English edit

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Etymology edit

From Middle English sterven, from Old English steorfan (to die), from Proto-Germanic *sterbaną (to become stiff, die), from Proto-Indo-European *(s)terp- (to lose strength, become numb, be motionless); or from Proto-Indo-European *sterbʰ- (to become stiff), from *ster- (stiff); or a conflation of the aforementioned. Cognate with Scots sterve (to die, perish), Saterland Frisian stjerwa (to die), West Frisian stjerre (to die), Dutch sterven (to die), German Low German starven (to die), German sterben (to die), Icelandic stirfinn (peevish, froward), Albanian shterp (sterile, unproductive, barren land).

Pronunciation edit

Verb edit

starve (third-person singular simple present starves, present participle starving, simple past starved, past participle starved or (obsolete) starven)

  1. (intransitive) To die because of lack of food or of not eating.
    • 1990, Chen Yizi (陳一諮), quotee, Children of the Dragon: The Story of Tiananmen Square[1], →ISBN, →LCCN, →OCLC, page 48:
      During the Cultural Revolution I was exiled to Xincai County in Henan Province. There, 36 percent of the people starved to death in the early 1960s.
    • 2007, Lisa Wingate, A Thousand Voices, page 76:
      "When all of you starve to death, Shasta, don't come crying to me, that's all."
  2. (intransitive) To be very hungry.
    Hey, ma, I'm starving! What's for dinner?
  3. (transitive) To destroy, make capitulate or at least make suffer by deprivation, notably of food.
    Synonym: famish
  4. (transitive) To deprive of nourishment or of some vital component.
    The uncaring parents starved the child of love.
    'The patient's brain was starved of oxygen.
  5. (intransitive) To deteriorate for want of any essential thing.
  6. (transitive, Britain, especially Yorkshire and Lancashire) To kill with cold; to (cause to) die from cold.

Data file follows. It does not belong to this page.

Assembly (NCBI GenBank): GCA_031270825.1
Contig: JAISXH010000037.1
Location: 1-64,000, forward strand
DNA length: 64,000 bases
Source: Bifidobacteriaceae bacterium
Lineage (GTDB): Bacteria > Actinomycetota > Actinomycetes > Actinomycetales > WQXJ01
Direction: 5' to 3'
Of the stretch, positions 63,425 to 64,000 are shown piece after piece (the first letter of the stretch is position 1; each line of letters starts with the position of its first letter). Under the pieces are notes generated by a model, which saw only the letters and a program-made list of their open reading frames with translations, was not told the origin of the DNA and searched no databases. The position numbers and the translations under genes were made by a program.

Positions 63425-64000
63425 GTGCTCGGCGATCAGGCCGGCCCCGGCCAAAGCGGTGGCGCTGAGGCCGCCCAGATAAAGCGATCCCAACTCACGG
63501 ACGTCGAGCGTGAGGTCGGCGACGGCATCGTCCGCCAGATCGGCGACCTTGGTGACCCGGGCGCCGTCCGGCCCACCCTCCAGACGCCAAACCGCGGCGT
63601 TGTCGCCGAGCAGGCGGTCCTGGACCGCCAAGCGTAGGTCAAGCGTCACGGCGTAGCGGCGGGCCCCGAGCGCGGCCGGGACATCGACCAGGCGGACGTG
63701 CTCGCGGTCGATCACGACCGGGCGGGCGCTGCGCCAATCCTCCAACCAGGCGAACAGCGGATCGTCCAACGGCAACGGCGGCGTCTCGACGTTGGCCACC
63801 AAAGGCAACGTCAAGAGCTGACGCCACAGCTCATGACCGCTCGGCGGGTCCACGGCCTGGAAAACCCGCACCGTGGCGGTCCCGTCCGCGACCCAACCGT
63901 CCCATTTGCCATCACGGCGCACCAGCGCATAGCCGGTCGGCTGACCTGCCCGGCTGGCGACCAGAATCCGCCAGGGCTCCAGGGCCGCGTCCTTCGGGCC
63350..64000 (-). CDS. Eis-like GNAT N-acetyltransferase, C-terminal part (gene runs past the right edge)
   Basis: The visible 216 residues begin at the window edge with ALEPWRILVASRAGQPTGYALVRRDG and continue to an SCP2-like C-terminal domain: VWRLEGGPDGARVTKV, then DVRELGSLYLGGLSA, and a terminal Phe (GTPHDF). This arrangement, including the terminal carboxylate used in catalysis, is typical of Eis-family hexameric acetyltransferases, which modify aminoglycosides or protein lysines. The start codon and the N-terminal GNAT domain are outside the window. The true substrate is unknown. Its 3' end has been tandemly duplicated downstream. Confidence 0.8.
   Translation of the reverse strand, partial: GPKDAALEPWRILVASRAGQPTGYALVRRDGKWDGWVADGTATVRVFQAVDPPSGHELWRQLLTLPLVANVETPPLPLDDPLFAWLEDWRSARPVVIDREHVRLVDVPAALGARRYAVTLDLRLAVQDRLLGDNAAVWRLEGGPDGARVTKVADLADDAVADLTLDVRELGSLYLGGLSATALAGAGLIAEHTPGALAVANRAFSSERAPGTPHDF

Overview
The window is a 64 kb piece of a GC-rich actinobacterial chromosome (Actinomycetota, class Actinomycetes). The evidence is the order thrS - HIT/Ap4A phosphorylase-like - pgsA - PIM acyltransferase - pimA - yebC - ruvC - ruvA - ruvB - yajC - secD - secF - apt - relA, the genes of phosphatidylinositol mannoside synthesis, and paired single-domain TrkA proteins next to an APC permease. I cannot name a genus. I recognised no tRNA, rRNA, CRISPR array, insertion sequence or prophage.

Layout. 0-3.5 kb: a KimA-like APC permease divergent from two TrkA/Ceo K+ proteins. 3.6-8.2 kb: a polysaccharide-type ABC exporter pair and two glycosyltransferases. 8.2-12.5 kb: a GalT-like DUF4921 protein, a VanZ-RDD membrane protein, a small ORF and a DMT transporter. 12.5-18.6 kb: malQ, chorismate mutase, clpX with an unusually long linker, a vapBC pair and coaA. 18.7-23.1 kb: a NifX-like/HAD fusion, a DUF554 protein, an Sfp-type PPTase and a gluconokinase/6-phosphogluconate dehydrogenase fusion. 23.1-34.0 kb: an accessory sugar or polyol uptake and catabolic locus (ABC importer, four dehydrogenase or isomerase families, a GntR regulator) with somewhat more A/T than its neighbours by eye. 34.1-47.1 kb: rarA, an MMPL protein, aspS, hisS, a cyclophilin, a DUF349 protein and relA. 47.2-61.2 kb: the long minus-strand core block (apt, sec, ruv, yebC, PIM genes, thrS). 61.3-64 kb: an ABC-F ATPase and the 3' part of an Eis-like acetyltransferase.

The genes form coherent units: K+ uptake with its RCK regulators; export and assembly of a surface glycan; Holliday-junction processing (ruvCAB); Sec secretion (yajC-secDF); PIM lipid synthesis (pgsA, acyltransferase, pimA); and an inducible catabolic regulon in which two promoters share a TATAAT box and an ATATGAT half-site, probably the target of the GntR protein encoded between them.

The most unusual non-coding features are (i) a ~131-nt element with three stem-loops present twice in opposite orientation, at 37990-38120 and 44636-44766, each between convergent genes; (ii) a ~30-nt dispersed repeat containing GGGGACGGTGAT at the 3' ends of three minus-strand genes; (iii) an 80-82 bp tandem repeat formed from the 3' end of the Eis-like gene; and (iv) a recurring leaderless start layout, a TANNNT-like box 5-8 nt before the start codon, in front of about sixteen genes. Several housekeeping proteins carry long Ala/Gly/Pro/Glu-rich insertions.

I was half starved waiting out in that wind.
    • 1869 February, John Hartley, The original illuminated clock almanack:
      Wheniver he wor starved, he used to get th' seck o' coils ov his back, an' walk raand th' haase till he gat warm agean.
    • 1886, A Queer Supper, John Heywood, section 8:
      One i' th' morning an' me starv'd to th' death wi' waitin' up.
    • 1898, J. Arthur Gibbs, “When the May-Fly is Up”, in A Cotswold village; or, Country Life & Pursuits in Gloucestershire, London: John Murray, →OCLC, page 164:
      Sometimes he remarks, “ ’Tis these dreadful frostis that spiles everything. ’Tis enough to sterve anybody.”
  7. (intransitive, obsolete) To die; in later use especially to die slowly, waste away.
    • 1596, Edmund Spenser, “Book IV, Canto I”, in The Faerie Queene. [], part II (books IV–VI), London: [] [Richard Field] for William Ponsonby, →OCLC, stanza 4, page 6:
      Seuen moneths he ſo her kept in bitter ſmart, / Becauſe his ſinfull luſt ſhe would not ſerue, / Vntill ſuch time as noble Britomart / Releaſed her, that elſe was like to ſterue / Through cruell knife that her deare heart did kerue.

Conjugation edit

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